“A covert Israeli operation in the Gaza strip has killed seven Palestinians – including one Hamas military commander – and one Israeli soldier. The unrest threatens to upend a fragile and unofficial ceasefire between Israel and Hamas since March.”

(Image: Relatives of one of the seven Palestinians killed during an Israeli special forces operation in the Gaza Strip, mourn during his funeral. Credit: Getty Images)

Presenter Razia Iqbal introduced the item (from 00:11 here) as follows:

Iqbal: “We begin today with Gaza and Israel. There has been a fragile and unofficial ceasefire between Israel and Hamas in the wake of the bloodshed since March this year during protests by Palestinians at the border with Israel, dubbed by them as the Great Return March. More than 200 Palestinians have been killed by Israelis. On Sunday a covert Israeli operation in the Gaza Strip resulted in the deaths of seven Palestinians including one Hamas commander and one Israeli soldier – a Lieutenant Colonel. The subsequent firing of rockets into Israel from Gaza threatens to upend an uneasy peace. The prime minister Benjamin Netanyahu has returned from Armistice commemorations in Europe to meet with his security cabinet.”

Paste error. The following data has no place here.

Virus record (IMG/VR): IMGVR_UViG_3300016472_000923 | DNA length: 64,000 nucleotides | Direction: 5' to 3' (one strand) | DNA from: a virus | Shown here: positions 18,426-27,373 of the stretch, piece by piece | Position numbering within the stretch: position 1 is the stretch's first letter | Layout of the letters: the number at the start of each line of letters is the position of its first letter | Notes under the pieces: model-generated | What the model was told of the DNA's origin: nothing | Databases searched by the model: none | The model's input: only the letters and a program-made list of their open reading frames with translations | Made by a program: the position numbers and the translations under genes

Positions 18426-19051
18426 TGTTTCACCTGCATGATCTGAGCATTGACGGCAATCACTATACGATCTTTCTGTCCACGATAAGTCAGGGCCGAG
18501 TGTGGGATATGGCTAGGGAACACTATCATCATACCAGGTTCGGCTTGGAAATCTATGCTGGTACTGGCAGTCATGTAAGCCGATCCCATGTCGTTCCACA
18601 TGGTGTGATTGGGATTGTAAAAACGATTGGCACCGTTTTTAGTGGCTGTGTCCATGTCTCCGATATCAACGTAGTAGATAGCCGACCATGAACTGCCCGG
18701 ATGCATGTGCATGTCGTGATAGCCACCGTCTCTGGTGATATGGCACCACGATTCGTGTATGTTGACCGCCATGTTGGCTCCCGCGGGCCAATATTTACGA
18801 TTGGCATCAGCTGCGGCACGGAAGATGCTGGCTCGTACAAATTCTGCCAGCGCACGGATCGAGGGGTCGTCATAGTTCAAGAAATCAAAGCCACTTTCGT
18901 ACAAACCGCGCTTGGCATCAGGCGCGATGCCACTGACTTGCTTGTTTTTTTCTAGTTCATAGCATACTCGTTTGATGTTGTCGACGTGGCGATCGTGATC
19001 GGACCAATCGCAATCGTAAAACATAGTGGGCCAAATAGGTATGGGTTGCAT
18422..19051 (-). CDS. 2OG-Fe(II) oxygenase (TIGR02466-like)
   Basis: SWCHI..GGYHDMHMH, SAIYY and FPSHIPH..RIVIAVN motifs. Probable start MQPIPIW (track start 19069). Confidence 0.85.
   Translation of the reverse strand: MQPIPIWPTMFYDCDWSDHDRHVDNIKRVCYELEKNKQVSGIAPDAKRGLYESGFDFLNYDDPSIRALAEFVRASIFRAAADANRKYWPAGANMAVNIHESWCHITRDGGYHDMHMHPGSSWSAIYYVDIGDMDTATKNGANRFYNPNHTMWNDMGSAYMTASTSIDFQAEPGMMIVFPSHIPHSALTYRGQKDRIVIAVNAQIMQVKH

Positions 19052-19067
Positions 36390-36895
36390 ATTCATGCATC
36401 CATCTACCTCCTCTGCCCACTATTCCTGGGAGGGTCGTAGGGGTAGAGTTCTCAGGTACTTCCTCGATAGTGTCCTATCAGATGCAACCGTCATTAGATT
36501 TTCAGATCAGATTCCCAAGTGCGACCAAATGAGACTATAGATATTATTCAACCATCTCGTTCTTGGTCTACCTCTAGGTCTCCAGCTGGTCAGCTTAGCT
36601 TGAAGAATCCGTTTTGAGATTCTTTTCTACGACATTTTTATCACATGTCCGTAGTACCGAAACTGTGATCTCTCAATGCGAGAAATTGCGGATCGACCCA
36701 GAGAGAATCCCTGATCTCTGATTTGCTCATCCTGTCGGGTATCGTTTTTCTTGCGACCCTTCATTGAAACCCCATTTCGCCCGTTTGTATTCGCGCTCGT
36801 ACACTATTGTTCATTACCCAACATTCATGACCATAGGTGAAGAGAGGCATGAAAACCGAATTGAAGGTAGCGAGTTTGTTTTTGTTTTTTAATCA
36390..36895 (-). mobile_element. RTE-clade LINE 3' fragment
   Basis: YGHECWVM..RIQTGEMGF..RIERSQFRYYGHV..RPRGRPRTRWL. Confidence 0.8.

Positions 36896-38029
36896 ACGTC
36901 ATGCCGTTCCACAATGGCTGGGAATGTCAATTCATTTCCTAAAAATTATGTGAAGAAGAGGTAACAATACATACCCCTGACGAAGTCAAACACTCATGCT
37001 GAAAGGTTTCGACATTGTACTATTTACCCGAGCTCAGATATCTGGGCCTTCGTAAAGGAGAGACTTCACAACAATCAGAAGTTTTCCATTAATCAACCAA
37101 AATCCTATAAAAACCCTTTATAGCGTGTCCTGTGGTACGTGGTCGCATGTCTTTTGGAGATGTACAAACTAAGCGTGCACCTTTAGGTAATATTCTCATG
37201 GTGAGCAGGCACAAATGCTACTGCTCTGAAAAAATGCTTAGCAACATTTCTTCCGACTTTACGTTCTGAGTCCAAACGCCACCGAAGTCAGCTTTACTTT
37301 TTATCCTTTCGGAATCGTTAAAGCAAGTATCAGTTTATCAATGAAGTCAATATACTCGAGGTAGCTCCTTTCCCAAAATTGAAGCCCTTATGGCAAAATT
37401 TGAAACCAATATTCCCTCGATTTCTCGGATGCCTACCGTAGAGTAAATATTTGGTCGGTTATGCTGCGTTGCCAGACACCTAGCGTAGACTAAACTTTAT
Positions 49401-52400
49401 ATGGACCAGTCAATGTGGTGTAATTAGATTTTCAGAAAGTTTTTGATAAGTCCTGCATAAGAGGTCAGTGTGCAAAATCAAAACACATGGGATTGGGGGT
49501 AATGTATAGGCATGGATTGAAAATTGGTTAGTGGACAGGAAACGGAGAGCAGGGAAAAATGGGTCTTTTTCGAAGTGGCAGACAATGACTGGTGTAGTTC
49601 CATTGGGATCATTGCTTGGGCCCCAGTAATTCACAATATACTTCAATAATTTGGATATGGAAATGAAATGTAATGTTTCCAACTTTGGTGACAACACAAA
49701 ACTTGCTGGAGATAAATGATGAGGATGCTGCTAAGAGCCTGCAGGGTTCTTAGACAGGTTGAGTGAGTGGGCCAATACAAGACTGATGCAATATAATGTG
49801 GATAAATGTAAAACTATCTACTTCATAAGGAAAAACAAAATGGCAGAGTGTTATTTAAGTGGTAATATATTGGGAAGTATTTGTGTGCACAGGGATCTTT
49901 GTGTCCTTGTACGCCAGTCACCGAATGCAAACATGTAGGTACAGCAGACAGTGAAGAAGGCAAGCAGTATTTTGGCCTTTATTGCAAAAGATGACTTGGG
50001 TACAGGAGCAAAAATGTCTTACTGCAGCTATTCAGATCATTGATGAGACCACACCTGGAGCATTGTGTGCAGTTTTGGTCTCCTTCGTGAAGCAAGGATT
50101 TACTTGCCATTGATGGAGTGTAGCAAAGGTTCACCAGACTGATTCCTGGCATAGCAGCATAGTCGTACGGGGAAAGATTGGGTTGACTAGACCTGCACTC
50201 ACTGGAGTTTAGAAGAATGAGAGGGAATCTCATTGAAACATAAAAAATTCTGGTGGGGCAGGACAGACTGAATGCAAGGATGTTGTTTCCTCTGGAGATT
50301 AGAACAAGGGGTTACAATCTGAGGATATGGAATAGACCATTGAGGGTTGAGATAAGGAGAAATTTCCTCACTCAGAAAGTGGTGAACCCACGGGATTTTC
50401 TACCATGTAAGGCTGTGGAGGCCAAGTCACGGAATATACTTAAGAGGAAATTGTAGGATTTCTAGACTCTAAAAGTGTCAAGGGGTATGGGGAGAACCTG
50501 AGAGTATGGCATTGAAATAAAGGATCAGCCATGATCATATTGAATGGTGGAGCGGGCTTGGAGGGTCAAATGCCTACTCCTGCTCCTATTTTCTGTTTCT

In the rest of that item listeners heard from a man identified as Abu Amana – supposedly an eye-witness to the firefight near Khan Younis – before Iqbal conducted a long interview with Hamas spokesman Ghazi Hamad. As noted here previously, Iqbal once again failed to inform BBC audiences that all of the Palestinians killed in that incident were members of terror factions.

Iqbal: “But there was also a big significant loss on your side. Apart from the six other people who were killed, a senior Hamas commander, Nur Baraka.”

She likewise subsequently failed to challenge her Hamas interviewee’s claim that “they [Israel] killed seven civilians yesterday” or his claim that the Gaza Strip is ‘occupied’.

Iqbal’s final interviewee was Israeli MK Michael Oren to whom she put the claim that Israel had jeopardised the ‘ceasefire’ with a “botched” covert operation in the Gaza Strip.

The evening edition of ‘Newshour’ on the same day – November 12th – was titled “Violence Between Israel and Gaza Escalates” and yet again the webpage was illustrated using a photograph taken in Gaza.

“Tensions have increased after a failed Israeli undercover operation. A mother of two young children tells us what it’s like living through the violence in the Gaza strip.”

(photo: Smoke rises after Israeli air strike in Gaza City, 12 November 2018 Credit: EPA/Mohammed Saber)

Presenter Tim Franks opened that lead story (from 01:17 here) as follows: